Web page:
Our bibliometric study is currently underway. We’re in the process of analysing and visualizing authorship data for a number of top development journals in an attempt to uncover patterns of knowledge production. Here we recount in detail the process of creating a methodology for authorship mapping to give you a better idea of how we created the map above. This map depicts authorship affiliation for the Journal of Peasant Studies between 2005 and 2015.
This mapping project had first begun with the aim of better understanding the geographic makeup of academic knowledge production in development studies.
We knew we had to utilize an indicator that could adequately quantify knowledge production and for which data was accessible. Efforts to expand the collective knowledge base and produce new knowledge can be captured with the act of research and said research is traditionally disseminated through academic journals. In this study, academic journal authorship is utilized as a proxy for knowledge production, with the author’s affiliation determining their spatial geography.
The current bibliometric study is examining five development journals that were determined based on their Reuter’s Journal Impact Factor (JIF) in an effort to study the journals with the widest reach. Although we recognize that a journal’s value is not limited to citation indexes alone, we believe that the JIF can offer us insight into a journal's impact.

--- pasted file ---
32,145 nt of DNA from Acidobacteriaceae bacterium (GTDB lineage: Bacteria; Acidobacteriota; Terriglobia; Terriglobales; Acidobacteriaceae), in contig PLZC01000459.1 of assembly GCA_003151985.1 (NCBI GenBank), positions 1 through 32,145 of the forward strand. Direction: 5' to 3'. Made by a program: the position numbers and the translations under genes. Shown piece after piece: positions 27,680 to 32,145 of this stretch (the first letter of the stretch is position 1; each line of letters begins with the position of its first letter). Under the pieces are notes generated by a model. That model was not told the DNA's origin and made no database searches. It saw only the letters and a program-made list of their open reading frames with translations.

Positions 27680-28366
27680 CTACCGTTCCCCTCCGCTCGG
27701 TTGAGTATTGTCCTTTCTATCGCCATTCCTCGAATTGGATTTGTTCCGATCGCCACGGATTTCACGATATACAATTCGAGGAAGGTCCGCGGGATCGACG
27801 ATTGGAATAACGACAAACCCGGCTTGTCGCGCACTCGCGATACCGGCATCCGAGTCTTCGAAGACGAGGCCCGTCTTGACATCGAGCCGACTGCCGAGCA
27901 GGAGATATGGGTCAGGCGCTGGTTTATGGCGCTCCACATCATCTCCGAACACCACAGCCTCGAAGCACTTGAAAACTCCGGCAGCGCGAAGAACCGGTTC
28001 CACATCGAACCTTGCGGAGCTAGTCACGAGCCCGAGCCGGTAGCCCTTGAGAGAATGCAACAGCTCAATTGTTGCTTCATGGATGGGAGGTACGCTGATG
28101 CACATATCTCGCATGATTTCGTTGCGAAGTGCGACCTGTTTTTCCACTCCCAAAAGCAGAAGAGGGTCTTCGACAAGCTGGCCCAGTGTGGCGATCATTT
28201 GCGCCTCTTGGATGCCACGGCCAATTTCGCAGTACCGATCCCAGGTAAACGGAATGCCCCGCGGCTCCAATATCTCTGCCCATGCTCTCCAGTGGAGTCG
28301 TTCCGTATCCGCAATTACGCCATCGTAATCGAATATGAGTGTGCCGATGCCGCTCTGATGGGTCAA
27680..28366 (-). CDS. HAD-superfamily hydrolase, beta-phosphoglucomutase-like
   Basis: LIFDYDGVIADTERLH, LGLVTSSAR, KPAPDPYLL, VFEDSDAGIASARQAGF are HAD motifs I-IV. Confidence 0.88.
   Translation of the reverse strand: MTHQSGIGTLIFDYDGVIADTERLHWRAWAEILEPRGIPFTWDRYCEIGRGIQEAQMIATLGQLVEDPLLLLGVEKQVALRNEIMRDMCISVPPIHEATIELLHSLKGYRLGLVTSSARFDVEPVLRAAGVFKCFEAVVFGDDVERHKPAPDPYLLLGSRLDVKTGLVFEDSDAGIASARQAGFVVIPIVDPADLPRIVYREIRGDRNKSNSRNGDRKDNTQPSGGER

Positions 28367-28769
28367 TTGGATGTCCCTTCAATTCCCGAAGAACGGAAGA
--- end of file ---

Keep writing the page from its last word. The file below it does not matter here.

We conducted an extensive literature review of a number bibliometric studies to determine the best means of gathering authorship data for these top ranking journals. We found that literature databases were the most widely used source to download large amounts of affiliation data.
We exhausted a number of options. We looked at a number of bibliometric studies and talked to a number of librarians. After a bit of back and forth, we settled on the database Scopus to collect affiliation data. Scopus is a literature database that houses a large collection of peer-reviewed articles. Owned by Elsevier, the site has made strides in the last couple of years improving the accessibility and tools of the database. This, in conjunction with the number of development journals the database contained, were the main reason we decided to utilize it for our study.
It should be noted that although Scopus and similar databases maintain a large number of academic titles, their collection is not exhaustive. Initially, we were keen on examining the IDS Bulletin due to it’s unique association both with the publishing company Wiley and as an open access journal. We found, however, that bibliometric information for the journal did not exist in the Scopus database, requiring us to adjust our study sample.
Once we had a clearer idea of our data collection methods, we got a bunch of undergrad students to collect and organize our data. Check out their collection process in the videos below: